Geology is of practical importance to mankind. It plays a very useful part in the search of coal, petroleum, minerals used as atomic fuels. It is directly concerned with the ore mineral, industrial minerals and mining industry. The importance of geology has also been recognized in the field of engineering. Many engineering projects such as water supply, construction of dams, reservoirs, tunnels, bridges, etc require geological advice.
Geology as Career:
Geology is a very vast field. Geological studies has key role in meeting the basic needs and boosting up the economies of all the countries of the world. A geologist is a scientist who studies the solid, liquid, and gaseous matter that constitutes the Earth and other terrestrial planets, as well as the processes that shape them. Geologists usually study geology, although backgrounds in physics, chemistry, biology, and other sciences are also useful. Field work is an important component of geology, although many subdisciplines incorporate laboratory work.
Geologists work in the energy and mining sectors searching for natural resources such as petroleum, natural gas, precious and base metals. They are also in the forefront of preventing and mitigating damage from natural hazards and disasters such as earthquakes, volcanoes, tsunamis and landslides. Their studies are used to warn the general public of the occurrence of these events. Geologists are also important contributors to climate change discussions.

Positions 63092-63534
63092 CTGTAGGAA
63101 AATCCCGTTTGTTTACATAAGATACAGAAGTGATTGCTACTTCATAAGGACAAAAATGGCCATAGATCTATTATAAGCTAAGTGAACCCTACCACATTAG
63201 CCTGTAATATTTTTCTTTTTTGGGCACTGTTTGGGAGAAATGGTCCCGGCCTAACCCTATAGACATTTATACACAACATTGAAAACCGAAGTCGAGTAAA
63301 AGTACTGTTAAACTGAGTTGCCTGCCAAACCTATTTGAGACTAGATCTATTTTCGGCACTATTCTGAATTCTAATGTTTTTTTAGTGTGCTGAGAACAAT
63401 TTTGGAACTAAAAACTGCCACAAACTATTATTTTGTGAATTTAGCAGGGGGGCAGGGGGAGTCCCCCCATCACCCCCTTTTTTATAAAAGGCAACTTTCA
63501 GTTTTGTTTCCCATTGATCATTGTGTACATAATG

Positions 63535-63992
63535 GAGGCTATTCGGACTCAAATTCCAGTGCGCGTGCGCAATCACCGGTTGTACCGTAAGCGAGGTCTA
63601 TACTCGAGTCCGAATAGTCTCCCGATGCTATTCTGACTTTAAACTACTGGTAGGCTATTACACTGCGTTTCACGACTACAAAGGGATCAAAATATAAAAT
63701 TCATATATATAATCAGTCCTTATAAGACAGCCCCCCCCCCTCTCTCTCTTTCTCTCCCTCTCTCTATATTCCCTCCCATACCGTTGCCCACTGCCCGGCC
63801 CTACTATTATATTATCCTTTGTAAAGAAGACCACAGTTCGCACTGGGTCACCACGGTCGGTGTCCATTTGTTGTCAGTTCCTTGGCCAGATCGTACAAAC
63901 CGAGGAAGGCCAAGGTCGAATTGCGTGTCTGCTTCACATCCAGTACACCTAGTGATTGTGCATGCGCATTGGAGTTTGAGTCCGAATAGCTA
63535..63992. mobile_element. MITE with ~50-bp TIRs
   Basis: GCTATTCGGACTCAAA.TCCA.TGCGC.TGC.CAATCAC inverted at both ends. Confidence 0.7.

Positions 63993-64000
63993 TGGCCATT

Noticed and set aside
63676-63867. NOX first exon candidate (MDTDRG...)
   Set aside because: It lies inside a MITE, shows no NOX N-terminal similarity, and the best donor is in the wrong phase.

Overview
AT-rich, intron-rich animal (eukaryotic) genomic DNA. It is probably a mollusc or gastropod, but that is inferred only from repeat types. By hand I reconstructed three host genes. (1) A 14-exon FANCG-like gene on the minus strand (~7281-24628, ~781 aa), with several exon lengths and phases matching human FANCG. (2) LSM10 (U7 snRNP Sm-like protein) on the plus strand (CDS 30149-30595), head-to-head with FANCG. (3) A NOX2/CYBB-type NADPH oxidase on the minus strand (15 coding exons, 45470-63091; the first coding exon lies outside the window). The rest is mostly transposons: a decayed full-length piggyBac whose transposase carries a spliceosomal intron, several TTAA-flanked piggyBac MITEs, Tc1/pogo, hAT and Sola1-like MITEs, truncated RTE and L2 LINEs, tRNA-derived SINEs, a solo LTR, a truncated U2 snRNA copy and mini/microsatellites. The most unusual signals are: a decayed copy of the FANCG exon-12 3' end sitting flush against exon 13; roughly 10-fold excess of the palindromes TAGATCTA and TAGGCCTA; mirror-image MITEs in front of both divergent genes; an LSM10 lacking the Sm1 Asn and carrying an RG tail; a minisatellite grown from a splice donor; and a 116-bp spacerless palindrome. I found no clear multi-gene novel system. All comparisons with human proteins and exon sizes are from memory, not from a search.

Professional geologists work for a wide range of government agencies, private firms, and non-profit and academic institutions. They are usually hired on a contract basis or hold permanent positions within private firms or official agencies (such as the United States Geologic Survey).
Local, state, and national governments hire geologists to work on geological projects that are of interest to the public community. The investigation of a country’s natural resources is often a key role when working for government institutions; the work of the geologist in this field can be made publicly available to help the community make more informed decisions related to the exploitation of resources, management of the environment and the safety of critical infrastructure – all of which is expected to bring greater wellbeing to the country. This ‘wellbeing’ is often in the form of greater tax revenues from new or extended mining projects or through better infrastructure and/or natural disaster planning.
An engineering geologist is employed to investigate geologic hazards and geologic constraints for the planning, design and construction of public and private engineering projects, forensic and post-mortem studies, and environmental impact analysis. Exploration geologists use all aspects of geology and geophysics to locate and study natural resources. In many countries or U.S. states without specialized environmental remediation licensure programs, the environmental remediation field is often dominated by professional geologists, particularly hydrogeologists, with professional concentrations in this aspect of the field. Petroleum and mining companies use mudloggers, and large-scale land developers use the skills of geologists and engineering geologists to help them locate oil and minerals, adapt to local features such as karst topography or earthquake risk, and comply with environmental regulations.
Geologists in academia usually hold an advanced degree in a specialized area within their geological discipline and are employed by universities.